Anglo-Irish Novelist, Short-Story Writer
Elizabeth Bowen, Full name Elizabeth Dorothea Cole Bowen
Anglo-Irish Novelist, Short-Story Writer
You must show him your monkey: I am sure he will like that.
Autumn arrives in early morning, but spring at the close of a winter day.
Emeraldâ€™s children looked up at her out of a coloured earthquake-city. Unnerved by her manner they turned to retreat; gilt, flowered and brightly pictorial boxes scrunched with the unresistance of cardboard under their wildly placed feet. They evacuated, with shaken majesty, an empire of chocolate boxes.
I swear that each of us keeps, battened down inside himself, a sort of lunatic giant - impossible socially, but full-scale - and that it's the knockings and batterings we sometimes hear in each other that keeps our intercourse from utter banality.
Mechanical difficulties with language are the outcome of internal difficulties with thought.
Rich women live at such a distance from life that very often they never see their money â€” the Queen, they say, for instance, never carries a purse.
Square cattle moved in the fields like saints, with a mindless certainty. Single trees, on a rath, at the turn of the road, drew up light at their roots. Only the massed trees â€“ spread like a rug to dull some keenness, break some contact between self and senses perilous to the routine of living â€“ only the trees of the demesne were dark, exhaling darkness. Down among them, dusk would stream up the paths ahead, lie stagnant over the lawns, would mount in the tank of garden, heightening the walls, dulling the borders like a rain of ashes. Dusk would lie where one looked as though it were in oneâ€™s eyes, as though the fountain of darkness were in oneâ€™s own perception. Seen from above, the house in its pit of trees seemed a very reservoir of obscurity; from the doors one must come out stained with it. And the kitchen smoke, lying over the vague trees doubtfully, seemed to be the very fume of living.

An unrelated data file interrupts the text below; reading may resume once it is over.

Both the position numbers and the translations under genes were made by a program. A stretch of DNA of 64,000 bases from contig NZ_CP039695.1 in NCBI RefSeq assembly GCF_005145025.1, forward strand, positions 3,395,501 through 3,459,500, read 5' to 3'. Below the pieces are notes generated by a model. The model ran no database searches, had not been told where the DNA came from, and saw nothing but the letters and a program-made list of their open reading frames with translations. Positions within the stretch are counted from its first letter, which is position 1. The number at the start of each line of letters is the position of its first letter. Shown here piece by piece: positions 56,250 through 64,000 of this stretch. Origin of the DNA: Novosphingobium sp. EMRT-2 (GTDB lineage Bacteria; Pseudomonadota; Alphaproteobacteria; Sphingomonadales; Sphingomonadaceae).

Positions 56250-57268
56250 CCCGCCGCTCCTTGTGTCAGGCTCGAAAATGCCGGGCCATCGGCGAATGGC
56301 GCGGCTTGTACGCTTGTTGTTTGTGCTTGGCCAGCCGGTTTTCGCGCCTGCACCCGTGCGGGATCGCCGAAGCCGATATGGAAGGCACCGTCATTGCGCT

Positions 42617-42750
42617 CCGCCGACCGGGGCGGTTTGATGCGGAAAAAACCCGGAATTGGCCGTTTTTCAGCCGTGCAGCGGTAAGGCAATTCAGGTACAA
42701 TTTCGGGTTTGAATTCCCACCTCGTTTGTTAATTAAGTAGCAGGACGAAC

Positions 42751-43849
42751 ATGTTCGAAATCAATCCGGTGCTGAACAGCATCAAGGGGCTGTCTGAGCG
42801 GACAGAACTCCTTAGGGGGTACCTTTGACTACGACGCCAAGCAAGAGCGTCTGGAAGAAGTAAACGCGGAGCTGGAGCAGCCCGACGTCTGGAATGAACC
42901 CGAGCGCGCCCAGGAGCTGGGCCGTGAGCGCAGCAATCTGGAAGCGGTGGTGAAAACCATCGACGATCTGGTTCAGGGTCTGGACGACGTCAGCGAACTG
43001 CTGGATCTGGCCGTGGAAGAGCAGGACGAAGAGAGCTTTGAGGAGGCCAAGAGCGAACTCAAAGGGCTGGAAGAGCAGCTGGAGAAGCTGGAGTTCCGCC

The third day was nearly all wet, though it cleared towards evening and a fine sunset crimsoned the canal. Today it had come on about lunch time, a different rain; finer, gentler, more inexorable, that made the air woolly, left a muddy taste in oneâ€™s mouth and dulled everything.
When her head fell back in despair, while the man devoured her face horribly, one watched her forgotten arm hang down over his shoulder: the tips of the fingers twitched. What was she thinking about, what did women think about â€“ then?
But Miss Pym gave an impression, somehow, of having been attacked from within.
Emmeline met Markie at Croydon: he was so very late she feared he would miss the plane. In her thin grey coat and skirt she sat waiting under the skylight on that sexagonal seat round the little pharos of clocks. A huge blue June day filled the aerodrome and reflected itself in the hall: she heard a great hum from the waiting plane hungry for flight.
I think the main thing, don't you, is to keep the show on the road.
Meeting people unlike oneself does not enlarge one's outlook; it only confirms one's idea that one is unique.
Rosalind flung herself into the drawing-room; it was honey-colored and lovely in the pale spring light, another little clock was ticking in the corner, there were more bowls of primroses and black-eyed, lowering anemones. The tarnished mirror on the wall distorted and reproved her angry face in its mild mauveness.
That is partly why women marry - to keep up the fiction of being in the hub of things.
The wish to lead out one's lover must be a tribal feeling; the wish to be seen as loved is part of one's self-respect.
Who is ever adequate? We all create situations each other can't live up to, then break our hearts at them because they don't.
But nowadays the whole incentive to motoring seems an anxiety to be elsewhere.
Emmelineâ€™s world, that had hung shining throughout the week like a bubble on some divine breath, contracted suddenly to this room â€“ staring, positive, full of shelves and tables â€“ the scene of some terror from which she had lately fled.
If a theme or idea is too near the surface, the novel becomes simply a tract illustrating an idea.
Miss Fitzgerald hurried out of the Hotel into the road. Here she stood still, looking purposelessly up and down in the blinding sunshine and picking at the fingers of her gloves. She was frightened by an interior quietness and by the thought that she had for once in her life stopped thinking and might never begin again.
She became incoherent. Mauriceâ€™s irritation audibly increased. They were both conscious of the darkening, rain-loud room.
The best that an individual can do is to concentrate on what he or she can do, in the course of a burning effort to do it better.
Their hands, swinging, touched lightly now and then; their nearness was as natural as the June day.
With all that Miss Selby scarcely ever went out: wasnâ€™t it funny? She had not â€˜doneâ€™ any of the places; she was â€˜keepingâ€™ Rome. For when, for whom, was she keeping it? One didnâ€™t like to ask. That was Miss Selbyâ€™s secret, which, like a soap-bubble at the end of a pipe, would bulge, subside, waver, wobble iridescently, and subside again. Later, among the trees of the Pincio it transpired that she was keeping Rome for Somebody. Ah, really? Miss Phelps found this beautiful. Miss Selby interrupted her sight to confess that she allowed herself daily small rations; she would stand looking, for instance, through the railings of the Forum without going in.